Taking a cue from big data mining techniques at companies like Facebook and Netflix, a team of researchers have created new software that can mine vast data sets to rapidly produce carbon footprints for products. The software was created from a collaboration between the Lenfest Center for Sustainable Energy at the Columbia University’s Earth Institute, and PepsiCo.
Previously the act of estimating the carbon footprint of products has been time consuming, somewhat manual, and ultimately expensive. Companies that wanted to calculate the carbon footprints of their products had to do it one by one, and often times have carbon footprint experts do the work.
But the researchers say their new software, combined with databases filled with information on the life-cycle-analysis of products, as well as new data mining techniques, means that they can calculate thousands of carbon footprints of products within minutes, with little manual input. It’s similar to how Netflix can predict what type of movie you want to watch by digging into tons of data (well, hopefully they get it a little more accurate than that).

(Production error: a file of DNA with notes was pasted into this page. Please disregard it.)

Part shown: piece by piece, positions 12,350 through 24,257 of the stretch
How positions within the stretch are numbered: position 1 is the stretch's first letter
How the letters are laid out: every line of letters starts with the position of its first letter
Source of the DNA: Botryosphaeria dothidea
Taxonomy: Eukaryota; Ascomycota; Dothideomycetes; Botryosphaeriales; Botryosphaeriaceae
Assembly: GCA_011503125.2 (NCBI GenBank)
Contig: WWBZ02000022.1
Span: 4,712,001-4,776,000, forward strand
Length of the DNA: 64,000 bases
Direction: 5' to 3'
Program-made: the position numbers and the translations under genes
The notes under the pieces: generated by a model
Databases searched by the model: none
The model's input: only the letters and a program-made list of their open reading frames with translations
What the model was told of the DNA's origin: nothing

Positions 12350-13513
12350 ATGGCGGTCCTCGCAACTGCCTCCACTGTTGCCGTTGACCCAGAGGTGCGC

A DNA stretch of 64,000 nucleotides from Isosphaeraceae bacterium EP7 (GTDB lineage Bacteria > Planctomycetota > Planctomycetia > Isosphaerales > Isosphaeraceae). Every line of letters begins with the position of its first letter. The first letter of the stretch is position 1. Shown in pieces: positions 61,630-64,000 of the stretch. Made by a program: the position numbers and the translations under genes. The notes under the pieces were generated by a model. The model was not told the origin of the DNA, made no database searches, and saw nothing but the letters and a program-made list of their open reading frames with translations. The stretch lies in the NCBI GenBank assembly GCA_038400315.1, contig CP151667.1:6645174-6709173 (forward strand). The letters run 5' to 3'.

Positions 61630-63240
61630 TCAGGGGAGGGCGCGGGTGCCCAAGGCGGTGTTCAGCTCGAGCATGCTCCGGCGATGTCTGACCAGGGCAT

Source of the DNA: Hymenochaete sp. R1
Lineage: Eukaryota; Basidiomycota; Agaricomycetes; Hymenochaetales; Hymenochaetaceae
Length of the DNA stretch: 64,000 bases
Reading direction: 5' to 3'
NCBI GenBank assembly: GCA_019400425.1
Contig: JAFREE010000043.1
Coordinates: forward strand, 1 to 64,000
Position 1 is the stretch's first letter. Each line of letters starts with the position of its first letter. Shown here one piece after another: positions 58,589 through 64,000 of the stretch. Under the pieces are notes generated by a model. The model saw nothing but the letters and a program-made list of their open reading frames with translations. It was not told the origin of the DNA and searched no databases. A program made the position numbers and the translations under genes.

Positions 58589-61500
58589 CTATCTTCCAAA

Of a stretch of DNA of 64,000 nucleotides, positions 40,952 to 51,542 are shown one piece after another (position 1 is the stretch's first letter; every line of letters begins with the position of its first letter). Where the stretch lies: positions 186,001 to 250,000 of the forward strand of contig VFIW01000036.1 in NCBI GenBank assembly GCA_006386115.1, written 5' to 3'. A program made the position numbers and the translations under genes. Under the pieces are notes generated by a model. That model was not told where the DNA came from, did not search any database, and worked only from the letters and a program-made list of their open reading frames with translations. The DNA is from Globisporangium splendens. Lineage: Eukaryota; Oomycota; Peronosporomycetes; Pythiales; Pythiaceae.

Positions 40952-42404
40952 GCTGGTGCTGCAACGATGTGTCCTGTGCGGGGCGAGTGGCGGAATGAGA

This type of new software could enable non-expert employees at companies to work on carbon footprinting projects. The researchers say the software is compliant with the World Resources Institute guidelines, and the team will be looking into how to use it for other resources beyond carbon, like water.
Carbon footprints are just the latest sector to get a boost from big data techniques. Energy efficiency software, like Opower’s, has been learning from big data techniques, too, and Opower has been transitioning to using Hadoop, via startup Cloudera, to run heavy analytics on the data it crunches in the cloud.
Images courtesy of Kevin Krajick and Christoph Meinrenken, Earth Institute.